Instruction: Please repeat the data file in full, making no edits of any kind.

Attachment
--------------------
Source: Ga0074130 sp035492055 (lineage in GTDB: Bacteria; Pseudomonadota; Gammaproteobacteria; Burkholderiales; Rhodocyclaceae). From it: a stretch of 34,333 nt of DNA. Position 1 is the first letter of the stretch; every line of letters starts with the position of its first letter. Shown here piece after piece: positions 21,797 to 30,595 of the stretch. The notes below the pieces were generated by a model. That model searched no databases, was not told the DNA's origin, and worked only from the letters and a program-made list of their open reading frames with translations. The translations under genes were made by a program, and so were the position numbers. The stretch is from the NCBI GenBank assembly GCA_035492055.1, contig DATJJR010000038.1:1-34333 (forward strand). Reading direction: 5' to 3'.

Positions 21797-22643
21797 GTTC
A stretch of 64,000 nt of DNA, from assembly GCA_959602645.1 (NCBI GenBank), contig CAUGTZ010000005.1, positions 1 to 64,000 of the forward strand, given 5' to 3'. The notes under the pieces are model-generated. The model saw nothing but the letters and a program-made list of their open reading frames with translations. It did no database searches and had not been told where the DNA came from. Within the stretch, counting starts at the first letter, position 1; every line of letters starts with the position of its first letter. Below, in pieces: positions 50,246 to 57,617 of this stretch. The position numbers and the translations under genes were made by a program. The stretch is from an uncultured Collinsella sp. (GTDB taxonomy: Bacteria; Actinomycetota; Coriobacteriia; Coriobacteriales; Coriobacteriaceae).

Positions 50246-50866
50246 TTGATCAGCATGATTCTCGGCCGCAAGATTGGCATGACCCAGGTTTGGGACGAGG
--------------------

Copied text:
Source: Ga0074130 sp035492055 (lineage in GTDB: Bacteria; Pseudomonadota; Gammaproteobacteria; Burkholderiales; Rhodocyclaceae). From it: a stretch of 34,333 nt of DNA. Position 1 is the first letter of the stretch; every line of letters starts with the position of its first letter. Shown here piece after piece: positions 21,797 to 30,595 of the stretch. The notes below the pieces were generated by a model. That model searched no databases, was not told the DNA's origin, and worked only from the letters and a program-made list of their open reading frames with translations. The translations under genes were made by a program, and so were the position numbers. The stretch is from the NCBI GenBank assembly GCA_035492055.1, contig DATJJR010000038.1:1-34333 (forward strand). Reading direction: 5' to 3'.

Positions 21797-22643
21797 GTTC
A stretch of 64,000 nt of DNA, from assembly GCA_959602645.1 (NCBI GenBank), contig CAUGTZ010000005.1, positions 1 to 64,000 of the forward strand, given 5' to 3'. The notes under the pieces are model-generated. The model saw nothing but the letters and a program-made list of their open reading frames with translations. It did no database searches and had not been told where the DNA came from. Within the stretch, counting starts at the first letter, position 1; every line of letters starts with the position of its first letter. Below, in pieces: positions 50,246 to 57,617 of this stretch. The position numbers and the translations under genes were made by a program. The stretch is from an uncultured Collinsella sp. (GTDB taxonomy: Bacteria; Actinomycetota; Coriobacteriia; Coriobacteriales; Coriobacteriaceae).

Positions 50246-50866
50246 TTGATCAGCATGATTCTCGGCCGCAAGATTGGCATGACCCAGGTTTGGGACGAGG